If modern life leaves you grinding your teeth in frustration, you are not alone. Dentists are recording increasing cases of involuntary teeth-grinding, known as bruxism. The problem is thought to affect one in 10 of us.
Dental surgeon Dr Nigel Carter, head of the British Dental Health Foundation, explains: "There's no doubt that teeth-grinding is an increasing problem - and a feature of the stress brought on by modern lifestyles."
Most cases occur during sleep, although bruxism can also affect people when they are awake, with some clenching the jaw at the same time. Although cases of bruxism are mostly seen among women in their twenties and thirties, when the pressures of combining a career with marriage and family may be greatest, dentists are noticing a rise in adolescents, too.
Dr Shivani Patel, a specialist at Elleven Orthodontics in London, says: "Some young children grind away their milk teeth at night time, but the habit goes away naturally.
"Of more concern are the children who are grinding down their new adult teeth. I am seeing patients aged 12 or 13 who are stressed by exams and begin grinding as a result. Once you grind down to the dentine level, damage is irreparable, and you become very sensitive to heat and cold, too."
Our teeth are built up of layers: on the inside is pulp - soft tissue that houses nerves and blood vessels. This is the part that hurts when teeth become decayed. Protecting the pulp is dentine, calcified tissue that supports the outer layer of enamel.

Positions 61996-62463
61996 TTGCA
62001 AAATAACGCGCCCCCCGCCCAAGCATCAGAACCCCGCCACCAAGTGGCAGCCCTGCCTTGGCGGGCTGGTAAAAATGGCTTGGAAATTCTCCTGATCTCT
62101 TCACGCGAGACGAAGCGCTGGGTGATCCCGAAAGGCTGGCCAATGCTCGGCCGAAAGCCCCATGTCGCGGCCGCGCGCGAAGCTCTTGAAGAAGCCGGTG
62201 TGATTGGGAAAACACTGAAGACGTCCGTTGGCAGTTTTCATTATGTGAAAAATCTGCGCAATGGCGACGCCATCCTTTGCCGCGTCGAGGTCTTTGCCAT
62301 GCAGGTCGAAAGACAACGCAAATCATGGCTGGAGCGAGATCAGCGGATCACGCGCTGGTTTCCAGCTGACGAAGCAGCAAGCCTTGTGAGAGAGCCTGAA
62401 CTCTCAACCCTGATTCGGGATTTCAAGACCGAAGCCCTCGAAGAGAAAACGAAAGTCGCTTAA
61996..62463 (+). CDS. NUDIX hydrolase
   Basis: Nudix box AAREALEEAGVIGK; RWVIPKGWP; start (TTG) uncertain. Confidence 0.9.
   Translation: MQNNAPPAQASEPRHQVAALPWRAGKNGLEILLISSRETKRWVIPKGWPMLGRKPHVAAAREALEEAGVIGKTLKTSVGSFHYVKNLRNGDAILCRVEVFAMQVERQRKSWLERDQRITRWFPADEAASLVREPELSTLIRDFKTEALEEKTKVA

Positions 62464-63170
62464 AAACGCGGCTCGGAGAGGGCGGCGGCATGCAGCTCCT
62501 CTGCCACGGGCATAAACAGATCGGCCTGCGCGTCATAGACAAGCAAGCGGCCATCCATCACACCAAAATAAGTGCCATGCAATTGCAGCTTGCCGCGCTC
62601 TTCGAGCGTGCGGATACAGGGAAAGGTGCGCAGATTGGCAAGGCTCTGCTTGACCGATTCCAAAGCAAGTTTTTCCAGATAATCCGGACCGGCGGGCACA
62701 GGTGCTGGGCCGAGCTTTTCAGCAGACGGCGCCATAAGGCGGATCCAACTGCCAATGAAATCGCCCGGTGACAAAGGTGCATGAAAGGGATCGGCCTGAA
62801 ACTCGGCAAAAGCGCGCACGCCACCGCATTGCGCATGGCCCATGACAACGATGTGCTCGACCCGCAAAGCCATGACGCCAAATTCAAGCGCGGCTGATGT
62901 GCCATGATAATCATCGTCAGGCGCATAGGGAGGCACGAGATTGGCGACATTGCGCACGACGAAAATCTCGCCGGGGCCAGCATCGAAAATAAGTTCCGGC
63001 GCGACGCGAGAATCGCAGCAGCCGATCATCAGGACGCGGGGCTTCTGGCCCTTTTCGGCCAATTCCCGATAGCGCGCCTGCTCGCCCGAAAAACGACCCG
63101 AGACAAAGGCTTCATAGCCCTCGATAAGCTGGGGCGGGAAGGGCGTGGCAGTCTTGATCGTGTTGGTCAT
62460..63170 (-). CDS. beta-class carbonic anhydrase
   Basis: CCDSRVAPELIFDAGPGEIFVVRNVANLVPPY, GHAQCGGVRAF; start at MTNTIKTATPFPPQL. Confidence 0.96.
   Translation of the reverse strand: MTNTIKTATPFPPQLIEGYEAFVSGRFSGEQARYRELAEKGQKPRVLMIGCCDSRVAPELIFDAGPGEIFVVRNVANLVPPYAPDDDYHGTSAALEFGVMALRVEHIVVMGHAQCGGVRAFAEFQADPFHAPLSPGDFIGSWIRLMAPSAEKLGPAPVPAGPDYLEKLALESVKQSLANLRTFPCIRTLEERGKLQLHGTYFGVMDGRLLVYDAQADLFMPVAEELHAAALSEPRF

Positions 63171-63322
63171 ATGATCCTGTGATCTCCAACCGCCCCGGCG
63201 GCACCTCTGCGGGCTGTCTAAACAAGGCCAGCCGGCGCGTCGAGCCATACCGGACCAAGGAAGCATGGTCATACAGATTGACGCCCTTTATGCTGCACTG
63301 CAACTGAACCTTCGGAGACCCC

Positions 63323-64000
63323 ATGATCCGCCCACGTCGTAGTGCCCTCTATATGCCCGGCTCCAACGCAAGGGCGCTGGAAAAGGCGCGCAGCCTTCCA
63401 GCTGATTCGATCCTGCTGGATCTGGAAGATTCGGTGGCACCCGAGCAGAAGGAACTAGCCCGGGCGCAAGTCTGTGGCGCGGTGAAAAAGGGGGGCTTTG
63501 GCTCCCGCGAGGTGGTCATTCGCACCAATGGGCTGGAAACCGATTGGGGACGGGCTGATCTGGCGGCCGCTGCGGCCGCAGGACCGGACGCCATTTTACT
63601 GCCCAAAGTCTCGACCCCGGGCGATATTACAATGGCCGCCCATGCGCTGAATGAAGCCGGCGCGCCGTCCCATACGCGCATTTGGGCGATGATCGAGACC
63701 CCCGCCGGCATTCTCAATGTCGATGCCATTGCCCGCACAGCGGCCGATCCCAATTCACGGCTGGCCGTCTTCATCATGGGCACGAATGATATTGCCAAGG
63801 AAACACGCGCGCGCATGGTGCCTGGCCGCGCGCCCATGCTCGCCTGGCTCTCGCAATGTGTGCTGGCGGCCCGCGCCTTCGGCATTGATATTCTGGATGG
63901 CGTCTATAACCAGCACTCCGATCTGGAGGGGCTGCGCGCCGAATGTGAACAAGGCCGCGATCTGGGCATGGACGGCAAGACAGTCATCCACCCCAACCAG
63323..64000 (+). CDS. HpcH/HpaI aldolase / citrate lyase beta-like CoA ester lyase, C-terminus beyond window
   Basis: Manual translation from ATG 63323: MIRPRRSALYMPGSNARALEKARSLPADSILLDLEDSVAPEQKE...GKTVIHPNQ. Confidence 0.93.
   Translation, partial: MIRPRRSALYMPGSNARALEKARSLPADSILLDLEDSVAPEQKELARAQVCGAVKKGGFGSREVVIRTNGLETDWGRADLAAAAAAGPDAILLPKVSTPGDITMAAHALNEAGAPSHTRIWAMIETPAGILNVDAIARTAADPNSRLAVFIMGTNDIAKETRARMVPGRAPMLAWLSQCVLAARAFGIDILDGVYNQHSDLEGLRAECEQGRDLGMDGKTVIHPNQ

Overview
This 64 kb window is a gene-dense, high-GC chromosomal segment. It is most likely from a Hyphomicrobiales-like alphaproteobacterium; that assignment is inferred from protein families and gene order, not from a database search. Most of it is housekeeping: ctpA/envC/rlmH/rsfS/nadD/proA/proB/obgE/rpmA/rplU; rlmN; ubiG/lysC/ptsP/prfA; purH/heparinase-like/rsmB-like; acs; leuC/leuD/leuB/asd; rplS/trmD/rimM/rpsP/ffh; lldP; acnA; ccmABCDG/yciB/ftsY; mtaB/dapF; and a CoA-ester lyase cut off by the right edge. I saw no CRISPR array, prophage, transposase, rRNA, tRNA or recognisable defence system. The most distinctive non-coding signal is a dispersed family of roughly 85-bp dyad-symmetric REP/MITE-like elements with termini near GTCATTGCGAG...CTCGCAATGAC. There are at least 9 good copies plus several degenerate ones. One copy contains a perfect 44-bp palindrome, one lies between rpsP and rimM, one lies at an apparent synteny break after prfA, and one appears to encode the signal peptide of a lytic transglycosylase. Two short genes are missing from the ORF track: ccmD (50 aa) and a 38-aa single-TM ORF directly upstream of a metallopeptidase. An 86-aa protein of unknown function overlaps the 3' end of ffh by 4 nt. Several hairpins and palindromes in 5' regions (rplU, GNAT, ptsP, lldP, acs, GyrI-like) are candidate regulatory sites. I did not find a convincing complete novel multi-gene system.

When dentine becomes damaged, it can lead to faster tooth decay and even destroy the shape of the mouth. Faces can become visibly shorter, by which time there is little that can be done to reverse the process. Other problems, according to the Bruxism Association, range from headaches, aching jaw and facial muscles (myalgia), earache, tightness/stiffness of the shoulders, sleep disruption and inflamed and receding gums.
In severe cases, temporomandibular joint disorder occurs (TMJ), causing clicking or popping noises as you move your mouth, muscle spasms around the jaw, and a feeling that the jaw is stuck. This can make eating difficult, resulting in pain around the ear, cheek or temple.
Dr Carter says anti-inflammatories can help with pain, while anti-anxiety drugs such as diazepam are effective muscle relaxants. Osteopaths, chiropractors and psychologists all use strategies to reduce tension in the head and neck area, as well as addressing underlying mental stress.
The Bruxism Association recommends hypnotherapy, and some studies support its use. In 1991, a report in the American Journal of Clinical Hypnotherapy found it could reduce grinding noticeably, with results lasting for up to 36 months.
According to Dr Prasanta Banerjee, dental expert at Riverbanks Clinic, Luton, injecting Botox (botulinum toxin) into the masseter muscles of the jaw is also worth trying.
The grinding itself can be prevented through use of a plastic device (called an occlusal splint), worn at night to protect teeth. Dr Carter adds that if unconscious tooth-grinding occurs during the day, teaching the patient to be aware of it can break the cycle.